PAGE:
Roy's beep

Tuesday, April 17, 2012

lot of discovery

Lake  Camanche


When I was a little fellow I dream of making a scientific discovery, like Newton, or Einstein, or maybe Edison.  As I grew up in school I found that it was hard to make such discovery. Someone else had not already made them. All the mountains had been climb and named, rivers had been crossed, and someone did it before I could.  The years have gone by like the melting snows of my childhood, and I have not made a historic discovery.  I have done many things of historic note like working on the first space shuttle, and the development or the air bag for cars.  Being part of a team is one thing, but being the first to do something, to make the discovery is another.

1987 October 1 was my wife and I’s twenty wedding anniversary, to celebrate we went on a second honeymoon, of sorts, at lake Camanche in California.  We got a cabin with meals and a patio boat for fishing, for a weekend of romance and fishing. We arrived there Friday around 6 o’clock in the evening check in and had a champagne and steak dinner with all the trimming at the lodge, then retired to our cabin and shared a Jacuzzi hot tub.  We had a sunrise call for breakfast and the patio boat was waiting for a day on the lake fishing, the lodge had packed us a lunch. Being October is not the prime time for camping at the lake we had the lake to ourselves.  On the boat we head up the north arm of the lake to a spot that we had been to before and the fishing was good. The early morning air was crisp, a little fog layer hovered over the water giving a spooky passage up the inlet of the lake.  I threw out the anchor and we settled in to fishing. My wife poured us a cup of coffee the lodge gave us, there we sat huddle together drinking coffee and fishing.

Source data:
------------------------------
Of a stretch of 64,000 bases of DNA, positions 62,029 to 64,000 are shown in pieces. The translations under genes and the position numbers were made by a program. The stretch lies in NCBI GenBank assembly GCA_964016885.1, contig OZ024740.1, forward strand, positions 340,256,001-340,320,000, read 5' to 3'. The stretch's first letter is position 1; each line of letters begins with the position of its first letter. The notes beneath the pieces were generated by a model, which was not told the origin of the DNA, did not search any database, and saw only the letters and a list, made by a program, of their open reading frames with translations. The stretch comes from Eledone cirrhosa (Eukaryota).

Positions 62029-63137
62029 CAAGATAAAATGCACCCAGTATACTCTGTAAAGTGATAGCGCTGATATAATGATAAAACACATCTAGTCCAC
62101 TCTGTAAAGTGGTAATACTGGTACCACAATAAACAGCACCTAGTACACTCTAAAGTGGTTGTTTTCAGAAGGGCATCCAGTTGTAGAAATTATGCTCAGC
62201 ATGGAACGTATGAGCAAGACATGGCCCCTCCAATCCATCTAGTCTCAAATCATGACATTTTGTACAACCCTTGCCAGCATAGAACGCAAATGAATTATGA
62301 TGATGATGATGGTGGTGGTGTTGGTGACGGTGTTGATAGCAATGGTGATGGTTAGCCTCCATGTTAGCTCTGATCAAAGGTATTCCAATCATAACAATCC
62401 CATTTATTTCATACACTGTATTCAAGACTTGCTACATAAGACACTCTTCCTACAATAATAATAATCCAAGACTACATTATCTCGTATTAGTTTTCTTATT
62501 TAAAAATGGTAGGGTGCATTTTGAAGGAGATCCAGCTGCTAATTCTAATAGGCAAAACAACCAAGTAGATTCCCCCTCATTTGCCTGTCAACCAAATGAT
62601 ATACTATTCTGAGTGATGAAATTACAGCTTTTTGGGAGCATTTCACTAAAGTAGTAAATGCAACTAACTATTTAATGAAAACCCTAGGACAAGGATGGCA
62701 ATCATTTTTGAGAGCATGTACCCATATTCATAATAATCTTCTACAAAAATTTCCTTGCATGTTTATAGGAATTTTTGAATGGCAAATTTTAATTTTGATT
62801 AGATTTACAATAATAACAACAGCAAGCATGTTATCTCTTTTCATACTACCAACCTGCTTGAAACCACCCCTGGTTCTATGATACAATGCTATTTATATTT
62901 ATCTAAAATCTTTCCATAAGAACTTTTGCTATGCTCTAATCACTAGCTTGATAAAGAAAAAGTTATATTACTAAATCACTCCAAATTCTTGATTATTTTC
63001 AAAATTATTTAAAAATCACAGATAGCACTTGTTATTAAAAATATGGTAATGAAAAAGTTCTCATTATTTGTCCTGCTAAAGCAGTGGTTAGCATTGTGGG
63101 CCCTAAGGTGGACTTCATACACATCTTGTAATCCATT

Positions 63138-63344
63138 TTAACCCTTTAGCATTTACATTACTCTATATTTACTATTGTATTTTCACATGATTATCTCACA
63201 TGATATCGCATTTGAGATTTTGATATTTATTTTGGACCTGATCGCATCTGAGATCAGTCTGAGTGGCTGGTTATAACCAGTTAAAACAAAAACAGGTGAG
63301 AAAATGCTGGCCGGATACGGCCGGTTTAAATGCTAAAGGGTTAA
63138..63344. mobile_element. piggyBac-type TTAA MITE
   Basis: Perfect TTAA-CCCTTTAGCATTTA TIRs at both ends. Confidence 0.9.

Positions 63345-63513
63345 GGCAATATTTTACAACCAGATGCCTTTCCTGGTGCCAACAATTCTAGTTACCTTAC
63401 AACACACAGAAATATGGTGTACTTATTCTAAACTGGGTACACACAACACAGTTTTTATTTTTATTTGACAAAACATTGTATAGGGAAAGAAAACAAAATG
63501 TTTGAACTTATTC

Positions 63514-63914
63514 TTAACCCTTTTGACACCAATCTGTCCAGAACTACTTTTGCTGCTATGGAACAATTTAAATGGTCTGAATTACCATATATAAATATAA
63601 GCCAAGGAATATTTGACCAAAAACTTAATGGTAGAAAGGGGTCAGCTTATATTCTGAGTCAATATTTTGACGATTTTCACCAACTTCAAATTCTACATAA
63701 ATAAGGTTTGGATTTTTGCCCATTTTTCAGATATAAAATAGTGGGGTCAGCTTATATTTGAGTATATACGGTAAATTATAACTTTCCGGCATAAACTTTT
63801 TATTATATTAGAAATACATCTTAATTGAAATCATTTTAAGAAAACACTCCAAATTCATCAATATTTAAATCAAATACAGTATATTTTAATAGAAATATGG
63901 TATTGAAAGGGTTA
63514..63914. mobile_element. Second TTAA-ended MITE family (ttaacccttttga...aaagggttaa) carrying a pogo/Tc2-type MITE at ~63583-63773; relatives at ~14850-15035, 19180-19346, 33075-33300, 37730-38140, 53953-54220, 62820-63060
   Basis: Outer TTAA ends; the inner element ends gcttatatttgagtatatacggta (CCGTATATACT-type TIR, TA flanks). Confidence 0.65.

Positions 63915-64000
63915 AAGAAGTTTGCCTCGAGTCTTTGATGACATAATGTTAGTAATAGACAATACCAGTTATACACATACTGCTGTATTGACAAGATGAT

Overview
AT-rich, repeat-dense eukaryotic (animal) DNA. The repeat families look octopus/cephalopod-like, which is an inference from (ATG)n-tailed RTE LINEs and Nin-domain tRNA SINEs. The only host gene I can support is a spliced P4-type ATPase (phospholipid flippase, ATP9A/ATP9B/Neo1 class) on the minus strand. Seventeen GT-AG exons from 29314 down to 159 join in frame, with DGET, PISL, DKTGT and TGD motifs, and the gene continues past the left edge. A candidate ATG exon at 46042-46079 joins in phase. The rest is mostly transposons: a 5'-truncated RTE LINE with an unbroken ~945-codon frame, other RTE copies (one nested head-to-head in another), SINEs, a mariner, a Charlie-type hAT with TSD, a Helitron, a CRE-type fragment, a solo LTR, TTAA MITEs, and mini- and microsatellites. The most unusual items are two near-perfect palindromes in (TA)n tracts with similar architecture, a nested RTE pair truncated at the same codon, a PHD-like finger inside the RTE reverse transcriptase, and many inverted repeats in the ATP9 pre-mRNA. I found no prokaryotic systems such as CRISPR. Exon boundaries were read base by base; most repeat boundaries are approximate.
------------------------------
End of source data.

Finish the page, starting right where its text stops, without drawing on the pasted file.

As we fished we saw deer come and go from the water edge, raccoon fishing for crayfish, and even a skunk along the shore. The fishing was every slow we had not had a bite by lunch time.  Looking at the fish finder we should be catching fish as there was a large school showing on the finder.  Looking over the side of the boat we could see hundred of fish. They were feeding on something in the water. What we could see was a quarter sizes round objects floating in the water. In my backpack was a quart plastic bottle that contained the last of the beef jerky we brought along to snack on. I empty the bottle out and started to try to catch the thing the fish were feeding on. After four of five attempts I managed to catch a pair in the bottle

  At first I thought I had not got anything but then I saw something moving in the jar. It looked like a jellyfish, but this is fresh water and we are a hundred mile from the any salt water.  The excitement started to come over me, had I made that big discovery.  I had never heard of fresh water jellyfish; never saw one in any book on fish. My wife and I started to catch them using our coffee cups.  We had about twenty or so in the jar, so I pulled in the anchor and we head back to the lodge.

When we got back to the dock we show the unusual catch to the attendant and he said he had never seen then before or ever heard of freshwater jellyfish.  He said we should take them to the rangers at the forestry office.  So we drove to the forestry office and showed them to the ranger. They made a full report and had us show them where we found them.  They had never heard or seen them before either. They took about half of the ones we had and I told them I was going to that them to the researcher at mount Diablo marine studies in Pittsburg where we lived, down in the bay area. We had an exciting two day but it was time to head home. On Monday morning I took the jellyfish to the researchers and they said that these were the first they had ever seen or heard of.  It was about a month before they reported back on their finding.  Well guess what? Yep someone had found them before, and wouldn’t you know it I am possibly related to the first person to report them. His name was John Durham a professor of biology who reported them some fifty year before. 

 If you would like to know more about the freshwater jellyfish  go here http://nas.er.usgs.gov/queries/factsheet.aspx?SpeciesID=1068

Oh well I am not dead yet, maybe I will write a great novel.

Thank you for stopping by and god bless.

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